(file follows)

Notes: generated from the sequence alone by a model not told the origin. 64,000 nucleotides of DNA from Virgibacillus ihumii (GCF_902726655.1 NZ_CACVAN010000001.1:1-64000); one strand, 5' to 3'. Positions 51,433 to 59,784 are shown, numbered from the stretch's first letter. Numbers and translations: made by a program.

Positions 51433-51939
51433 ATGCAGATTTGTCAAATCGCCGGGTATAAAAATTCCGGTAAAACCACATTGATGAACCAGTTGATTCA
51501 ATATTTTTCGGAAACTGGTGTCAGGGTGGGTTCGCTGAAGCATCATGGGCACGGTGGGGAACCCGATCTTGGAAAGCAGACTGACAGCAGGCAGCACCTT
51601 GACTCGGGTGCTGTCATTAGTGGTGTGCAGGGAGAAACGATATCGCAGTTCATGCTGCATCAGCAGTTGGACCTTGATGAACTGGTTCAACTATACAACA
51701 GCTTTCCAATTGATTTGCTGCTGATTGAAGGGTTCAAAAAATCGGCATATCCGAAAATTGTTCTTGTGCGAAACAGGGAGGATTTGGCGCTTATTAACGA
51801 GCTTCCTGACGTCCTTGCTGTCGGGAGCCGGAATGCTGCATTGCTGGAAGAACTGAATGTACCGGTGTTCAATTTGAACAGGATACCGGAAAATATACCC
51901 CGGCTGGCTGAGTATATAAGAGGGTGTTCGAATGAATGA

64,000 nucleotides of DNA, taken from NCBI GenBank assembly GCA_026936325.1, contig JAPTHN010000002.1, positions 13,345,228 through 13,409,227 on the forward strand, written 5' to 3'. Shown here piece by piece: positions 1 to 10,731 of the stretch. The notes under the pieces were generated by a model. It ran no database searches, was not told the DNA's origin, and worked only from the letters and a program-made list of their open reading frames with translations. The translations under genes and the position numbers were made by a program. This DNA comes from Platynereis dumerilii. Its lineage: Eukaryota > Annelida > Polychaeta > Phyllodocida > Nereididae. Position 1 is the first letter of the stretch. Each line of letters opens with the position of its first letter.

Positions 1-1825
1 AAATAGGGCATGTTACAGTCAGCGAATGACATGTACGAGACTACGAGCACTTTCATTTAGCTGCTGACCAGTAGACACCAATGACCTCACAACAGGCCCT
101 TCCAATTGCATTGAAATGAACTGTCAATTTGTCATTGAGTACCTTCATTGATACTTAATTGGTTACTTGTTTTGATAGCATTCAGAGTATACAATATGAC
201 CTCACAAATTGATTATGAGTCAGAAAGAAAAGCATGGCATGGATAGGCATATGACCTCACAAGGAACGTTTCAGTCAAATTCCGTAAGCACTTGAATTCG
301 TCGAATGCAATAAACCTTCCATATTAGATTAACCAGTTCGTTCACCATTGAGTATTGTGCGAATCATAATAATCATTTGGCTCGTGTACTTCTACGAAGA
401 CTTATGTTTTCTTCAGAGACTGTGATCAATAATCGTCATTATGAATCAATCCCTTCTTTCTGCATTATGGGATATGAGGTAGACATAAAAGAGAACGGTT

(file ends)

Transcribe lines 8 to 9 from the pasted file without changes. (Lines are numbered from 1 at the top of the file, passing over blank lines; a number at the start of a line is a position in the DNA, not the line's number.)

51901 CGGCTGGCTGAGTATATAAGAGGGTGTTCGAATGAATGA

64,000 nucleotides of DNA, taken from NCBI GenBank assembly GCA_026936325.1, contig JAPTHN010000002.1, positions 13,345,228 through 13,409,227 on the forward strand, written 5' to 3'. Shown here piece by piece: positions 1 to 10,731 of the stretch. The notes under the pieces were generated by a model. It ran no database searches, was not told the DNA's origin, and worked only from the letters and a program-made list of their open reading frames with translations. The translations under genes and the position numbers were made by a program. This DNA comes from Platynereis dumerilii. Its lineage: Eukaryota > Annelida > Polychaeta > Phyllodocida > Nereididae. Position 1 is the first letter of the stretch. Each line of letters opens with the position of its first letter.